Martha Lane-Fox and Michael Bracken: making the UK government digital

Adam Tinworth
Adam Tinworth

Martha Lane Fox

Martha Lane Fox has had her life changed twice by technology: once through launching, and again through recovering from a serious car crash.

8m adults have never gone online. They are predominantly older and from lower socio-economic backgrounds.  It’s not acceptable as citizens that we pay for sub-standard digital services. 
Michael BrackenMichael Bracken, on the other hand, is changing the technology of the whole country:

We use emergent technology, we fail fast. We’re profound;ly changing bow we work and how we use technology within the government. And we’re driven by user need. And we’re doing id faster, better cheaper. We’re behaving as if we didn’t have a monopoly – that’s the problem with government projects sometimes.  For example – the statutory maternity pay site gives you your information with just three questions.


The government is pushing hard on this. They’re working on procurement, trying to push it towards smaller companies. Other countries are doing well: Estonia, for example. The president there thinks that you can bring millions more online by giving them better government services digitally.

**MB: **

Many of the countries that have got it right are small. The challenge is getting companies like the ones here into the supply chain. IN the past a large amount of our technology was held by a very small number of very large companies. This way of working is incredibly cost-efficient – we’ve saved at least £0.5bn, but that’s just a side effect. Most transactions cost around £12 face to face. That drops to 35p online.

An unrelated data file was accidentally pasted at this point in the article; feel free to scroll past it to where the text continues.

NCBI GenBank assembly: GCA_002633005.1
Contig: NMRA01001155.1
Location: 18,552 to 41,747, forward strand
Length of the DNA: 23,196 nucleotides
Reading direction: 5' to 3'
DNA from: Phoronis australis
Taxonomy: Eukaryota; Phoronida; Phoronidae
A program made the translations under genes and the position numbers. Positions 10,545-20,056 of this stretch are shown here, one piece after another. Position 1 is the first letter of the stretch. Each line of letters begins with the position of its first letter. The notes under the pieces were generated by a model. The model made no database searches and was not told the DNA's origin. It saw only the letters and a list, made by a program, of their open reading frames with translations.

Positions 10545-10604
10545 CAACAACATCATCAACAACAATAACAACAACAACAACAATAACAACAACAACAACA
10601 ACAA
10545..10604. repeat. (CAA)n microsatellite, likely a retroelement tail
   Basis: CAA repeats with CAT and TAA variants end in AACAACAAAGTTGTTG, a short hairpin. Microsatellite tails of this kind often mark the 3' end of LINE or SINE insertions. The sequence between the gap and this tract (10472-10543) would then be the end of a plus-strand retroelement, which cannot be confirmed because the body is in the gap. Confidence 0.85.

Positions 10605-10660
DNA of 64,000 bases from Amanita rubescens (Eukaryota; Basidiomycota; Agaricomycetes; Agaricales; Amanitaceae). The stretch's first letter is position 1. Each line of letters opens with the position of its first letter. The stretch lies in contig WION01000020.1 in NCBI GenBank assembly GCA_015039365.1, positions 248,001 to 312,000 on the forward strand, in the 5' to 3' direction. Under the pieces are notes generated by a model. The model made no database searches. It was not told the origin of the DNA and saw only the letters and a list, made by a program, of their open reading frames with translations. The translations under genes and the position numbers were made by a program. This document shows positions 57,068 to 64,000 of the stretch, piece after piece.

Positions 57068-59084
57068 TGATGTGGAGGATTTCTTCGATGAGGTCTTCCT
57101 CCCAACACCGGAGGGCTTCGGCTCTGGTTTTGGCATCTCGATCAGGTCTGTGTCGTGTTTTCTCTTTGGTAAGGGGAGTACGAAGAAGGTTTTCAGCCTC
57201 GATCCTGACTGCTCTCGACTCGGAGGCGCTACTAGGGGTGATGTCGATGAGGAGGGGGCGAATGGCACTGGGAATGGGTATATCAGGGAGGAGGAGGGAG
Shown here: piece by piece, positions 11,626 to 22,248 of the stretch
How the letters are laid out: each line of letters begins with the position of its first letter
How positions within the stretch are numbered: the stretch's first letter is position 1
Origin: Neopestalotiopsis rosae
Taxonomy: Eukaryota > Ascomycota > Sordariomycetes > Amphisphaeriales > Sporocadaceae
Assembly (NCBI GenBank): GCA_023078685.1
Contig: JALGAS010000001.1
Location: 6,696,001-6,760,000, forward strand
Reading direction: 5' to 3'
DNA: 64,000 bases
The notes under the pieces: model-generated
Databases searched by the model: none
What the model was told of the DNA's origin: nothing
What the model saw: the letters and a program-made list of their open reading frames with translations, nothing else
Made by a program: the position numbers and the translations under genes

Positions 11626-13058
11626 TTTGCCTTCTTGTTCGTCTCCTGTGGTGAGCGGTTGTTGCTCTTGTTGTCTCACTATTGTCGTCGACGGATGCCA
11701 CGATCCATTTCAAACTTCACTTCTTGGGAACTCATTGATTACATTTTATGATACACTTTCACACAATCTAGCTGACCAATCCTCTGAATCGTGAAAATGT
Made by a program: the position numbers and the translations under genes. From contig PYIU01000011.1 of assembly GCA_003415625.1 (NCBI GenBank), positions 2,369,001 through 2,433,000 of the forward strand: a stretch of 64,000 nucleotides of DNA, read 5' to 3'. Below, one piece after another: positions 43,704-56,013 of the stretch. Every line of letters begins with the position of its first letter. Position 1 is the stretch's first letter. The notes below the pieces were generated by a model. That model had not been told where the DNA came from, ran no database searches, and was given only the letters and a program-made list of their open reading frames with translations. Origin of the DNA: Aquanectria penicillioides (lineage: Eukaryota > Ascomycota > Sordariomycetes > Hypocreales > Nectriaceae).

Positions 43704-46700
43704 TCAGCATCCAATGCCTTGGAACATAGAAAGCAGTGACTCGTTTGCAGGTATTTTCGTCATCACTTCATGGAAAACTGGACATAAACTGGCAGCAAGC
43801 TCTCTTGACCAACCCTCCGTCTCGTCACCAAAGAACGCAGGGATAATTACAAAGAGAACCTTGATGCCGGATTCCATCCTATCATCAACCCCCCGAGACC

Government is only one factor: there’s also charity and business. Go On UK – an effort to get those sectors involved in the process.  But there’s at least 8m still to get on line. The charity’s only six weeks old – but they know that getting people to understand the benefits of going online is critical. They’ve created a cheap PC – £95 for people on benefits – that does the job of getting people online adequately. It’s a tiny pilot right now, but they’re hoping to push our products through their network of partners.


Technology is predominantly open source – the engineers were left to select the technology, and they share most of it on Github. The whole platform is Open Source. So they’re welcoming a community of developers to improve the technology.

Adam Tinworth Twitter

Adam is a lecturer, trainer and writer. He's been a blogger for over 20 years, and a journalist for more than 30. He lectures on audience strategy and engagement at City, University of London.